First Look Friday: Brave The Otherworldly Sounds Of Mary Akpa
Five years is a long time to wait for one of your favorites to release new music. For fans and supporters of Mary Akpa, it was ticks off the clock that was worth the wait, as the Nigerian-born, California-raised singer-songwriter grew in her time away from the studio. Much like anyone with free time, Mary explored the world, while discovering herself through ups and downs. By experience these life changing moments, Mary found clarity, enriched her voice and her artistry, and re-emerged from her hiatus recharged.
Taking a different approach to songwriting than she did on her 2012 effort, Brave, Mary Akpa trusted her own creativity by working on unfinished songs live in front of an audience. Imbued with harmonic melodies, Mary Akpa sounds like a smile in a field full of flowers. It was that same passion and roots in music that led to her being discovered by Arista / LaFace Records and sign a deal. In addition to her degree in Ethnomusicology that she received from UCLA’s prestigious program, Mary Akpa has performed for audiences such as our U.S. troops in numerous countries from Kosovo to Iraq.
So, as we speak to this week’s world-traveling, soul-stirring, completely original First Look Friday artist, Mary Akpa shares of herself in this introduction to our Okayplayer family. From opening up her thoughts on today’s artistry to how art can authentically challenge the injustices we face — Mary Akpa is a liberating new act to become familiar with especially if you’re all about progressively innovative sounds. To support the UNSEEN album architect, we’re also placing in the song, “Empty (Ka M Kuo Me),” which we urge you to check out below. Enjoy!
Okayplayer: To music snobs the world over, you are making an impact. What is it that those in music game are seeing and hearing that the rest of the world has yet to discover?
Mary Akpa: I’m feeling a shift among artists. There’s a desire to make more of a social impact with music and the arts in general. With all that’s going on in the world, artists are choosing more and more to use our platform for change. It seems almost as overt as the artists who made waves during the Civil Rights Movement. There’s also an emphasis on reconnecting with our roots — I certainly feel a stronger pull toward my native sounds and rhythms — and a desire to intentionally express from that place.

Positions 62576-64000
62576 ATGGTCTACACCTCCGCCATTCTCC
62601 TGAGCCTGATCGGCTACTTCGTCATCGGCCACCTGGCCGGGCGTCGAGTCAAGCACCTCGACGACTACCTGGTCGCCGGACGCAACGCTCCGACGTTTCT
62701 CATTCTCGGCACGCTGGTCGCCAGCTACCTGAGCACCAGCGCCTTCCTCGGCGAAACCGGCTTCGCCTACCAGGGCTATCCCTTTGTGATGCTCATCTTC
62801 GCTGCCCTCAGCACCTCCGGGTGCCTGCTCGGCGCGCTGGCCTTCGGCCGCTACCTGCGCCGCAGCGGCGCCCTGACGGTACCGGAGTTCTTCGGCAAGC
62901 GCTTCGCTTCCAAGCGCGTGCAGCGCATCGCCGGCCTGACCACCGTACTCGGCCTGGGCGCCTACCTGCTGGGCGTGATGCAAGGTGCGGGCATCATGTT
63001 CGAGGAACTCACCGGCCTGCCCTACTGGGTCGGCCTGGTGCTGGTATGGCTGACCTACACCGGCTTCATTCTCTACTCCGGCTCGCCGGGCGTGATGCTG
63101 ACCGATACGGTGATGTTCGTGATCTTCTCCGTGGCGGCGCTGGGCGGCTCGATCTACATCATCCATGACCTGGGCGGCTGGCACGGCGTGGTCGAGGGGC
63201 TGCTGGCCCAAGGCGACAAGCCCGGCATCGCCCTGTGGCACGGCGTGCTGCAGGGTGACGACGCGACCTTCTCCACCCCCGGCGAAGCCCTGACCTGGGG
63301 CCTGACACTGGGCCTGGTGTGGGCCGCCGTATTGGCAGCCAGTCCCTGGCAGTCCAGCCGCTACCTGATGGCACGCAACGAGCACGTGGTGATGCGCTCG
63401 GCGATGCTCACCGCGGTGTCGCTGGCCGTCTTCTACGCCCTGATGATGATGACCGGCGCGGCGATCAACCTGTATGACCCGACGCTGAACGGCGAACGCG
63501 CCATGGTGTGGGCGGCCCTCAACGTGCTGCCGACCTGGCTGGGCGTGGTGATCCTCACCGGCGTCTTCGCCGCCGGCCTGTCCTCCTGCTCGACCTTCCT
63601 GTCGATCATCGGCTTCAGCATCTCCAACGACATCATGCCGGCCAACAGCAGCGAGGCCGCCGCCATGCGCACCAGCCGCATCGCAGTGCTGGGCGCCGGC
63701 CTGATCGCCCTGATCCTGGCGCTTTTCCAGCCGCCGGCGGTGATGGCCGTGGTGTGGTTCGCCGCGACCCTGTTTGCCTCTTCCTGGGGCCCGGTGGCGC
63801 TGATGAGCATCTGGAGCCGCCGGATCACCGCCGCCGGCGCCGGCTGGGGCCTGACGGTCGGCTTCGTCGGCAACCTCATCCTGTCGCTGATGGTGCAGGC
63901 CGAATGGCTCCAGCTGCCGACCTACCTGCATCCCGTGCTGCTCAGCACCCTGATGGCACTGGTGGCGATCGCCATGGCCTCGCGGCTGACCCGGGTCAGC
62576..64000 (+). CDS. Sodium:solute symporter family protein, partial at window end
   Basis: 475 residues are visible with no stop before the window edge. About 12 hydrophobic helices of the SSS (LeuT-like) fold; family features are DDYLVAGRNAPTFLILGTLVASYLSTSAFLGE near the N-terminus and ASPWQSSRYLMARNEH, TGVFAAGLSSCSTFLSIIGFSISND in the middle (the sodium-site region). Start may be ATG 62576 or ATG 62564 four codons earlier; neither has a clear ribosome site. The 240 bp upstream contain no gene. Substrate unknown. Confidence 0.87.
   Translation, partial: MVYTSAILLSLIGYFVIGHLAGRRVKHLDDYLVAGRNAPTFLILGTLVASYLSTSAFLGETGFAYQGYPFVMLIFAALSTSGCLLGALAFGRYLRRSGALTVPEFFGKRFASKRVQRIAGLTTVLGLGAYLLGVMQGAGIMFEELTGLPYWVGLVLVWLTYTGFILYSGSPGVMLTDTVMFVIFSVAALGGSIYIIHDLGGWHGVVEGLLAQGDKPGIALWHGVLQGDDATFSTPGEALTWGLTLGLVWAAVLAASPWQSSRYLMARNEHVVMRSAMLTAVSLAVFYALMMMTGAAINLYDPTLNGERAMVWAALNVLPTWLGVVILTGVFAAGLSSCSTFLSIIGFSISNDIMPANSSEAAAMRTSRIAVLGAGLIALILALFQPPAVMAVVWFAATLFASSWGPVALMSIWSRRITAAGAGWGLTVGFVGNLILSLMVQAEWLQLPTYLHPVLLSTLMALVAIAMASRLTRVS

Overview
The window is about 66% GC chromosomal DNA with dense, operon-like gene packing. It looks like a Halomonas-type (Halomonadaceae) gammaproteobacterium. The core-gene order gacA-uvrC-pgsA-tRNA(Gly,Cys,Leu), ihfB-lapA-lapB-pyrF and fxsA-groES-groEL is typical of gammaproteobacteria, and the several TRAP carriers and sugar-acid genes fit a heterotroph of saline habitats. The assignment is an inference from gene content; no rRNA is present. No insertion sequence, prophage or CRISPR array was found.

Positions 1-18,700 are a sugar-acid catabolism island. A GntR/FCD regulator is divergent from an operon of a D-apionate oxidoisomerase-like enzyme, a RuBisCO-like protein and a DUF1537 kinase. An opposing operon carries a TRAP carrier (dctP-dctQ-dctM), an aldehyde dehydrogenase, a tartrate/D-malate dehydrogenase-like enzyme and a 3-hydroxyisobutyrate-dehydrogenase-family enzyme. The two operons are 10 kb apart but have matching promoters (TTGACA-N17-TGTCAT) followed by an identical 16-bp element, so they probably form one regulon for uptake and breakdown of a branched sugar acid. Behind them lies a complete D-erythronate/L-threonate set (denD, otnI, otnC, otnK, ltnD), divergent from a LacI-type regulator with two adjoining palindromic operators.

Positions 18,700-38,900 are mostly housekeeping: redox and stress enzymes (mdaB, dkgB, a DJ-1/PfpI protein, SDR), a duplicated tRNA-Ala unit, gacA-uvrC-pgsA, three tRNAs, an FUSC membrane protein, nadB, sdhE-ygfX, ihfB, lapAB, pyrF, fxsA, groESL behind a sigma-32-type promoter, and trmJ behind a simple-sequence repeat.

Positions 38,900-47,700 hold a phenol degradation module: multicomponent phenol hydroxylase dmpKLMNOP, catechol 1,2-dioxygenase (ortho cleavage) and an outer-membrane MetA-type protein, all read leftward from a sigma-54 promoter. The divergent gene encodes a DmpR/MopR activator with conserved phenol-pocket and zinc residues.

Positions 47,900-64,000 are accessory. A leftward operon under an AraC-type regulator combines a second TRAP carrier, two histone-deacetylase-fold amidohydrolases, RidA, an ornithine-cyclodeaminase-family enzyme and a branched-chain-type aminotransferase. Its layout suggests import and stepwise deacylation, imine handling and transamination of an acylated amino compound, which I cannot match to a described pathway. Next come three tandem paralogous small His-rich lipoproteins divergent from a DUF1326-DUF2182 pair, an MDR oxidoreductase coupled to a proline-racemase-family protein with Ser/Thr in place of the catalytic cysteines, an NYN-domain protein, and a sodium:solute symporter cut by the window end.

OKP: For those who have a passion for music, they honed their skills and practiced their craft. Who are your most cherished influences in music and why?
MA: I draw inspiration from many places and my influences tend to fluctuate quite a bit. Papa Wembe, King Sunny Ade, Angelique Kidjo and Miriam Makeba are huge influences of mine from the continent because they fought against the political structures of their time while rooting their music in culture. Nina Simone falls under a similar category for me as well. She was fearlessly expressive. I’m continually inspired by the way she interpreted jazz so soulfully. Radiohead!! Those arpeggiated guitars and Thom York’s way of songwriting is out of this world. Björk is out of this world to me. Her voice is absolutely magical. She is so sonically unapologetic and playful, and everything she does is rooted in her Icelandic background. The soul singers Sam Cooke, D’Angelo, Stevie Wonder… the way they use harmony and melody is so effortless and so complex all at once. And then there’s Sade. The grace, the voice, the poise. I mean, she just has it all.
OKP: Can you talk about how your life was while developing as an artist? How did you react to your first bits of press?
MA: Artists are constantly developing, at least if we’re doing it right, so I’m not sure that we’re aware of the development as it’s happening. I’ve been singing and performing since I was pretty young, but I didn’t really feel like an artist until I learned to own and trust my own voice. Growing up, we listened to both Nigerian and American music, so I was exposed to very different ways of interpreting rhythm and melody. I also studied Ethnomusicology at UCLA. The experience of immersing myself in music from so many different cultures helped broaden my perspective of sound and inspired me to explore my voice outside of the pop box. Last year, I released music and played my first show in Nigeria. It was overwhelmingly beautiful being recognized by my people. I felt like I came back to life. I still can’t put my finger on that feeling. I’ll just say it lit me up.
OKP: With incidents involving people of color, police and racist occurring almost on a daily basis around the globe — how can your music (and/or others) help to relieve the trauma that is being experienced by the masses?
MA: It’s so important to share our experiences as authentically as we can. Whether that be love, loss, or the way we feel during political unrest. When we do that we connect with one another, and we feel understood and validated. The state of world leaves people of color feeling that we don’t matter. If my music can make someone feel like they matter, then I’ve done my job.
OKP: What have been the most definitive obstacles that you’ve overcome in your career thus far?